After a smoggy summer along the Northern Front Range, Gov. Jared Polis is asking lawmakers for money to fund free bus and train rides during next year’s ozone season.
The $28 million proposal is part of the governor’s $40 billion budget request for the 2022-2023 fiscal year, which he announced at the start of November. The legislature will hash out a final version after lawmakers return to the capitol next year, but Polis said the plan would be one of his office’s priorities.
“At a time when area transit agencies are still working to bring riders back following the COVID-19 pandemic, this program will serve to save riders money, help rebuild ridership, and reduce driving,” the governor’s budget request says.
The transit plan is one piece of a broader $424 million in one-time investments for air quality projects outlined in Polis’ budget request. It also calls for $150 million for electric school buses, $50 million to clean up the industrial and aviation sectors and $52 million to help staff the state air quality division, among other programs.
The announcement comes after residents in the Front Range experienced the worst ozone season in decades. The state issued 65 action day alerts for the northern Front Range from May 31 to August 31, advising residents to avoid driving or using gas-powered lawn equipment.
The warnings were not enough to avoid unhealthy levels of the pollutant. Final results from the Colorado Air Quality Control Division confirm 12 Front Range air monitoring sites recorded a three-year average above the federal health standard of 70 parts per billion of ozone. Average levels exceed 75 parts per billion, an earlier federal standard, more times than at any point since 1995.
The results mean the U.S. Environmental Protection Agency will likely upgrade the region from a “serious” to a “severe” violator of federal air quality standards in early 2022 — a move that would require the state to clamp down on sources of ozone ingredients, including oil and gas operations, factories and vehicles.
Over the last year, the question of the best way to cut transportation emissions has pitted the governor against environmental groups. Air regulators pulled back a plan to require large employers to discourage car travel after business groups aligned against the policy.
Rebecca Curry, an attorney with EarthJustice, said free transit rides would be a step in the right direction since it goes beyond asking people to avoid driving. In addition, it would make the decision less of a burden.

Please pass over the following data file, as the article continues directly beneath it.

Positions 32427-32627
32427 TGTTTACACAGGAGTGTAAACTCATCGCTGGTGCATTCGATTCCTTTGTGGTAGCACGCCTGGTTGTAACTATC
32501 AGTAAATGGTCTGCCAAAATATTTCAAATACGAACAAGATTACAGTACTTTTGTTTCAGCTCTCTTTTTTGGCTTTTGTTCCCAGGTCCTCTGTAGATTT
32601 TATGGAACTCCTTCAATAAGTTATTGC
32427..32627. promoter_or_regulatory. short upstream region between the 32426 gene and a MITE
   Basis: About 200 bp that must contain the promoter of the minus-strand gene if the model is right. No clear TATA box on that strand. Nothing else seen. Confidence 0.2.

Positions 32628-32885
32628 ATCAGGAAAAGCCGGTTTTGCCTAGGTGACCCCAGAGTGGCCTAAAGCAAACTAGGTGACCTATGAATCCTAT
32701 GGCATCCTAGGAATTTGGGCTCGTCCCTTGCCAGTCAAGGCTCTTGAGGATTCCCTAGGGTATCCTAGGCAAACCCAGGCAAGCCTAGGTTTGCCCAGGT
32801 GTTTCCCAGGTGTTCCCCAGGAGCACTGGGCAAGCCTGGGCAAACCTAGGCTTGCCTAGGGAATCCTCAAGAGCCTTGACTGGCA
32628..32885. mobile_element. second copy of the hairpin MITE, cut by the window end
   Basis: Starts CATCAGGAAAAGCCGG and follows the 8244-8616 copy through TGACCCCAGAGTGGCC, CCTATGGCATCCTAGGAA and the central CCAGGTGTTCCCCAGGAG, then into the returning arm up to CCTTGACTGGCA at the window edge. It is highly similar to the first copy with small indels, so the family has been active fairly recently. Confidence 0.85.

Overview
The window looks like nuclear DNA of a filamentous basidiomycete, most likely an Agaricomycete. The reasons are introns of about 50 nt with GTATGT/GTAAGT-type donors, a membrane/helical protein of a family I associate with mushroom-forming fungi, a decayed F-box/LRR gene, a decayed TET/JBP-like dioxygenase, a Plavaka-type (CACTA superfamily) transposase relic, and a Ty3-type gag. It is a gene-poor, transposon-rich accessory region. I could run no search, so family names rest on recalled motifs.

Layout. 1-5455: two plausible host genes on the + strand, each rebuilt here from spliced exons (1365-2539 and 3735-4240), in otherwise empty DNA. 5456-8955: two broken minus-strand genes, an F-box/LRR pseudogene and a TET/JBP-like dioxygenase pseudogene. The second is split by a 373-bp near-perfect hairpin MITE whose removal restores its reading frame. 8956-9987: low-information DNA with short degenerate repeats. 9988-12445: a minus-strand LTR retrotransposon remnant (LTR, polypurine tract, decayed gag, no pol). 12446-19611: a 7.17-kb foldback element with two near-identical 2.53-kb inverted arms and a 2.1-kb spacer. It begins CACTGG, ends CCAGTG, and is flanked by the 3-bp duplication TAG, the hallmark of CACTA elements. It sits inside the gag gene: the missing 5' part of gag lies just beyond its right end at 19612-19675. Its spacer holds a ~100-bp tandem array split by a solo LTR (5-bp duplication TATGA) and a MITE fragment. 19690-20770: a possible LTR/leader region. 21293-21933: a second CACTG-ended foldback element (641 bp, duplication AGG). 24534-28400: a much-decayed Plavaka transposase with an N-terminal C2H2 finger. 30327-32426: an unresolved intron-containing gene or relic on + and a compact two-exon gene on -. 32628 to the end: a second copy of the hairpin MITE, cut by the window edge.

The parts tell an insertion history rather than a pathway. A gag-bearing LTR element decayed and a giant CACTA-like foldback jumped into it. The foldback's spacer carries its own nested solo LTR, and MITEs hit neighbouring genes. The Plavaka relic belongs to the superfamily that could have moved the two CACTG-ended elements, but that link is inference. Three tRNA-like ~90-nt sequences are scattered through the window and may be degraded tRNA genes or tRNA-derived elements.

“For many, one alternative is the transit system, but there are barriers. It can be expensive,” Curry said.
The Regional Transportation District is the largest transit agency in the ozone nonattainment area, which includes the Denver metro and smaller urban areas to the north like Fort Collins and Greeley.
RTD General Manager and CEO Debra Johnson endorsed the idea of free fare, or “spare the air” days, during a public meeting last month. “We are willing and able to go forward with that,” Johnson said at the final meeting of the Polis-convened RTD accountability committee.
Johnson told the committee that other transit agencies across the country where she’s worked — including Metro in Los Angeles — have similar programs. “There are models that we can basically emulate from different parts of the county that have been doing this for decades,” Johnson said.
In a new statement, Johnson said RTD has begun working on plans for a free fare program during the ozone season.
Separately from the Polis proposal, state Sen. Faith Winter said Monday that she’s pushing for more state money for free public transit to help improve air quality and reduce greenhouse gas emissions across the entire state.
“There are 63 public transit agencies [in Colorado],” said Winter, D-Westminster. “Many of them already offer free and reduced fares. And so we are looking at best practices and how we can make sure this is a statewide solution."
Winter said she doesn’t yet know what that might cost but suggested one funding source could be the third federal coronavirus relief bill and the multi-billion dollar transportation funding bill the legislature passed earlier this year.
That bill left RTD out of any new direct funding stream, but the agency is eligible to receive dollars that could buy new cleaner vehicles and increase transit service.
“I very sincerely want RTD to use that money for operational expenses,” Winter said. “And I'm having those conversations to get them to a place where they are comfortable doing so."
RTD leaders have said it can’t currently expand service because of a driver and mechanic shortage. Johnson told the accountability committee in October that she is working to raise wages for front-line employees. RTD’s contract with its largest union expires in March 2022.
“It’s going to take a large investment as we go forward,” she said. “Because our hourly wages are substantially low.”
Editor's note: This article and its headline have been updated to reflect when the budget proposal was announced and to include the relevant budget years.
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